Because, not with gold or silver, but with His precious blood, He has redeemed and purchased us, body and soul, from sin and from all the power of the devil, to be His own.
Astute readers will recognize in the answer a quotation of 1 Peter 1:18 and 19:
…knowing that you were ransomed from the futile ways inherited from your forefathers, not with perishable things such as silver or gold, but with the precious blood of Christ, like that of a lamb without blemish or spot (1 Pet 1:18,19; ESV)
This is not the early medieval ransom theory, i.e., the doctrine that all the fallen belong to the Devil by right. By virtue of the fall, however, we all did become children of darkness by nature. In Matthew 13:37, in the parable of the sower, the weeds represent “the sons of the evil one” (Matthew 13:38). Paul was commissioned by the risen Christ “to open their eyes, so that they may turn from darkness to light and from the power of Satan to God, that they may receive forgiveness of sins and a place among those who are sanctified by faith in me” (Acts 26:18). According to Hebrews 2:14, the devil has the power of death. God is sovereign over all and nothing transpires outside his providence and yet the evil one is a reality and salvation is a real deliverance from the devil’s power.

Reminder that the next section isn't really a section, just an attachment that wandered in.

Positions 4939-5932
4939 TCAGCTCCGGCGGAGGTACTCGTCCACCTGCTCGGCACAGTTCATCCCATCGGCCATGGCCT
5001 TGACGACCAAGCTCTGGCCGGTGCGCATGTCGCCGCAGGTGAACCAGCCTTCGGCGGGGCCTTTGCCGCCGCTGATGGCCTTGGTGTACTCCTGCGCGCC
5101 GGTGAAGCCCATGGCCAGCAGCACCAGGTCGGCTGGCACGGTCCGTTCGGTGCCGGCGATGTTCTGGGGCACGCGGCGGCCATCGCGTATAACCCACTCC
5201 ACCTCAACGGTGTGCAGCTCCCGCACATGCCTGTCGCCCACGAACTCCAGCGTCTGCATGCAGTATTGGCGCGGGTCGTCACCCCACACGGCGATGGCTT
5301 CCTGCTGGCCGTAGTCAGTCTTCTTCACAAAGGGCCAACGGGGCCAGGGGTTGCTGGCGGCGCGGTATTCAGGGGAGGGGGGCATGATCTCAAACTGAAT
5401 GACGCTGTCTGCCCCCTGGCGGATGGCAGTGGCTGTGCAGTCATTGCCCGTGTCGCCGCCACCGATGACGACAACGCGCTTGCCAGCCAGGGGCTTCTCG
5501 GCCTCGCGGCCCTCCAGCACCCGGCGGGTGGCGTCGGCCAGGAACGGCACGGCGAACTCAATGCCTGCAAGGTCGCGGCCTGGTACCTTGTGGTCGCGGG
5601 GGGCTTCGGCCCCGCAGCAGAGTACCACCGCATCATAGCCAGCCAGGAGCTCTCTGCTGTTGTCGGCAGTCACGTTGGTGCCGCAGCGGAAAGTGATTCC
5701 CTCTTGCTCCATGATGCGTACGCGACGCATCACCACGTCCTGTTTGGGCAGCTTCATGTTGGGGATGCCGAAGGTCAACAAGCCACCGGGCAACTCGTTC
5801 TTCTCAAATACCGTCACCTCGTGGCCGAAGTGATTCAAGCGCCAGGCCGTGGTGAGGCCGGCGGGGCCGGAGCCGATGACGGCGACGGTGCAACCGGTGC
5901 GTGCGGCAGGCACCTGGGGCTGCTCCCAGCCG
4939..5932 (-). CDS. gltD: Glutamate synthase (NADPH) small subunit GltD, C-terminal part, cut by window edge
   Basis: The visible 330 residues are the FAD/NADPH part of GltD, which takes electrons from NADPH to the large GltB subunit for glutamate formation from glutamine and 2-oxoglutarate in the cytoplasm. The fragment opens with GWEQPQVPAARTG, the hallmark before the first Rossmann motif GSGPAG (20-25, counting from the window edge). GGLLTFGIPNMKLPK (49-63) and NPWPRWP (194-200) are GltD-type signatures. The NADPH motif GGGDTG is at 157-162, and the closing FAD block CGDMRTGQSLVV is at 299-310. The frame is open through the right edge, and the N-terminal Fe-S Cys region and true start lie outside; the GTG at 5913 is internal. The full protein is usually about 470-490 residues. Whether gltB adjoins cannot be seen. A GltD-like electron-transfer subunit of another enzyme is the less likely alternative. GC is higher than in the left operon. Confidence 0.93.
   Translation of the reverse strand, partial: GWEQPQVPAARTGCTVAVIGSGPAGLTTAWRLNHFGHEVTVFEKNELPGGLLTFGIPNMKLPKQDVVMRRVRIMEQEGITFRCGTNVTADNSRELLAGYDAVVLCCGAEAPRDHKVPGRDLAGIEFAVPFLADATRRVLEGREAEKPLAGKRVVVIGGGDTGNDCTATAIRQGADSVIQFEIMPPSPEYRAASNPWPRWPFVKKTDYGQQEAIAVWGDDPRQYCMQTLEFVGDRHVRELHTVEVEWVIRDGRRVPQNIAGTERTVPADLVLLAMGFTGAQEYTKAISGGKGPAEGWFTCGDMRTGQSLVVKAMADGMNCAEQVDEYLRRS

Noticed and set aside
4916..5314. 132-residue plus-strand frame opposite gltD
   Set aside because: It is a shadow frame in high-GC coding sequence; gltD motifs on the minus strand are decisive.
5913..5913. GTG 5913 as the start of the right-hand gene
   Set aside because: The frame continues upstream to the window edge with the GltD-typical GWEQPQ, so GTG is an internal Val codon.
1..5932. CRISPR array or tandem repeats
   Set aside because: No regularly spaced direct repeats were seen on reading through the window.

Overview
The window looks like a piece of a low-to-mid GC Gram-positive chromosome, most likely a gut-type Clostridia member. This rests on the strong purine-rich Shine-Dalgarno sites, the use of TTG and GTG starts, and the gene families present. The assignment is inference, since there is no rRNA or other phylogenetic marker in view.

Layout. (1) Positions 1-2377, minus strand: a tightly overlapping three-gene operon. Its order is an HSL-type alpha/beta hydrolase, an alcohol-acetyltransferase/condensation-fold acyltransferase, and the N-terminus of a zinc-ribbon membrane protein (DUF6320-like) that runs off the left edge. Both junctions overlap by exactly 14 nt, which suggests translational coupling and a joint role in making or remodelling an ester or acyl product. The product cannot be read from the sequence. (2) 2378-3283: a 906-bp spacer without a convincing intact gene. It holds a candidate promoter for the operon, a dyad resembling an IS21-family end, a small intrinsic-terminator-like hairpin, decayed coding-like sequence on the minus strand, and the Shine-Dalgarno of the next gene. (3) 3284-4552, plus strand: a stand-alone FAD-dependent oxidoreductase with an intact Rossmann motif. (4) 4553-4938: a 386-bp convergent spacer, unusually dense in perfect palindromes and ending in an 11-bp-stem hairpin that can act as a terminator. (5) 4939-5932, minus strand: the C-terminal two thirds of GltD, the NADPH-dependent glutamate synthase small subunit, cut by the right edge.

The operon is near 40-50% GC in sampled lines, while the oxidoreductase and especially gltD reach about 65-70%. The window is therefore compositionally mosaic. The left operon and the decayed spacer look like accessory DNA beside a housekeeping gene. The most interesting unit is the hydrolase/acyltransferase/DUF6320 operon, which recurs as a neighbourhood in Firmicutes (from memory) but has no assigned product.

The catechism is addressing those who profess faith in Christ, who, if they believe, have been redeemed. One of the ideas behind redemption is not far from the notion behind the verb the Peter uses in v. 18, “ransomed.” They both involve a purchase. Both are forms of deliverance. The Apostle Paul uses this same sort of language in 1 Corinthians 6:20, “for you were bought with a price. So glorify God in your body” (ESV) and in 1 Corinthians 7:23, “[y]ou were bought with a price; do not become slaves of men” and Titus 2:14, “who gave himself for us to redeem us from all lawlessness and to purify for himself a people for his own possession who are zealous for good works.” In Colossians 1:14 he connects the idea of redemption with the forgiveness of sins: “in whom we have redemption, the forgiveness of sins.”